An internationally recognised expert in physiology, sports and exercise performance, professor Greg Whyte has coached celebrities to achieve extraordinary challenges for Comic Relief and Sport Relief.
What do the comedians David Walliams’ Channel swim, Eddie Izzard’s 43 marathons in 51 days and John Bishop’s epic Paris-London triathlon have in common? They were all coached in their remarkable feats of endurance by Liverpool John Moores University’s professor of Applied Sport and Exercise Science, Greg Whyte. A European and world championship medallist at modern pentathlon, Greg Whyte has forged a global reputation for his work in performance improvement.
1. There is a British trait to underestimate our abilities
We are a great nation of explorers, from the poles to Everest, and the Victorians were world leaders in exploration and the ability to push themselves. But we have migrated to a position where we expect others to do it, not ourselves. We sit back and watch others without thinking about what we are doing ourselves – that’s why we love to give money to people doing something incredible for charity.
2. People really should set themselves an audacious goal
Nothing good comes easy, and if a challenge is worth achieving it will require a commitment to work hard. The amount of work required for success is not dictated by how big the challenge is. It has much more to do with the journey required to achieve success. With meticulous planning, preparation and delivery, anything is possible.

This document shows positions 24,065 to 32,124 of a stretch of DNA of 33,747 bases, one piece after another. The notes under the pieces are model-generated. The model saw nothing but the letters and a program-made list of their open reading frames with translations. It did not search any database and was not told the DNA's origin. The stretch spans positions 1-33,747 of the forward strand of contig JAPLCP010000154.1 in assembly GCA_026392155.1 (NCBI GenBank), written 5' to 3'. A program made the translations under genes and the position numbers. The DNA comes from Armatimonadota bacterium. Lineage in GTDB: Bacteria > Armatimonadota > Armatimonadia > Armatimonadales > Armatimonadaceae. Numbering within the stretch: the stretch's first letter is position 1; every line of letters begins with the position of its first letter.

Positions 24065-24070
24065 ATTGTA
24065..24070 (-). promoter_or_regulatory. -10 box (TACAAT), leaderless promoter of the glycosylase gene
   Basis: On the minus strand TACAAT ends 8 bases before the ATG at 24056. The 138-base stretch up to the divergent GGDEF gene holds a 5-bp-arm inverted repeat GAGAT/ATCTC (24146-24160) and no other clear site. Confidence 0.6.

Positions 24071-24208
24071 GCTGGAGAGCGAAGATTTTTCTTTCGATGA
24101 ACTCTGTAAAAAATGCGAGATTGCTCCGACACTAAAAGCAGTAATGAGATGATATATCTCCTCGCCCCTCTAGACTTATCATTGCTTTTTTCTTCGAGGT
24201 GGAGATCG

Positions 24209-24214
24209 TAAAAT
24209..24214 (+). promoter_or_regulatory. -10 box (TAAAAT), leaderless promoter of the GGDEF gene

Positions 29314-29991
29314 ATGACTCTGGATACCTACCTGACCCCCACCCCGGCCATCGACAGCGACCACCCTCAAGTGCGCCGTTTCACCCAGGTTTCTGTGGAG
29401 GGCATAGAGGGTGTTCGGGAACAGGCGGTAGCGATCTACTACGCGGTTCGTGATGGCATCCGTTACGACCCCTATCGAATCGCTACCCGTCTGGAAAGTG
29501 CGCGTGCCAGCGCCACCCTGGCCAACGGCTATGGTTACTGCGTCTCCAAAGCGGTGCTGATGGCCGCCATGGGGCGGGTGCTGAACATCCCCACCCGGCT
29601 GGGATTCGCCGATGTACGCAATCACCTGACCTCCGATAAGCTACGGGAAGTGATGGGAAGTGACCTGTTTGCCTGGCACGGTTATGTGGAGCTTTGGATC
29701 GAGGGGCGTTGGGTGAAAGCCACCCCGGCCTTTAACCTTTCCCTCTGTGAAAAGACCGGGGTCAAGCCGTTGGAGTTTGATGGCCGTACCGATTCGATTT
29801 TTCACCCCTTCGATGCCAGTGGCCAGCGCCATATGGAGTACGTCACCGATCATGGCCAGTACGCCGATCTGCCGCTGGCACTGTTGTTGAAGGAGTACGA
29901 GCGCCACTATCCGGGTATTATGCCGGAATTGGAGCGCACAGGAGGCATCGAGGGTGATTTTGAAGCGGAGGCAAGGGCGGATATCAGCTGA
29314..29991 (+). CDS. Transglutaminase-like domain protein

3. At the start of a challenge you need to establish whether it’s important to you
You can’t measure it, because it’s variable and individual, but the cornerstone of belief, commitment and motivation is the importance of the challenge to you. Success will be very difficult to deliver without importance.
4. There will be things that happen that mean you have to adapt your end goal, but that should be the last thing you adapt
Change everything else before that. So if you have a goal of running a four-hour marathon, but things get in the way of your training, do not change this as your long-term goal, rather treat your next marathon as a medium-term goal. Keep what set you off in the first place as your long-term goal.
5. I will never be as fast as I used to be, but I am doing the Marathon des Sables
I’m bypassing my decline in physical performance by taking on a new challenge, and that’s incredibly motivating, including acquiring new skills. You can create new challenges for yourself. You never stop progressing until you have uncovered every stone.
Achieve the Impossible by Professor Greg Whyte has just been published by Penguin Random House, £12.99 and can be bought at amazon.co.uk.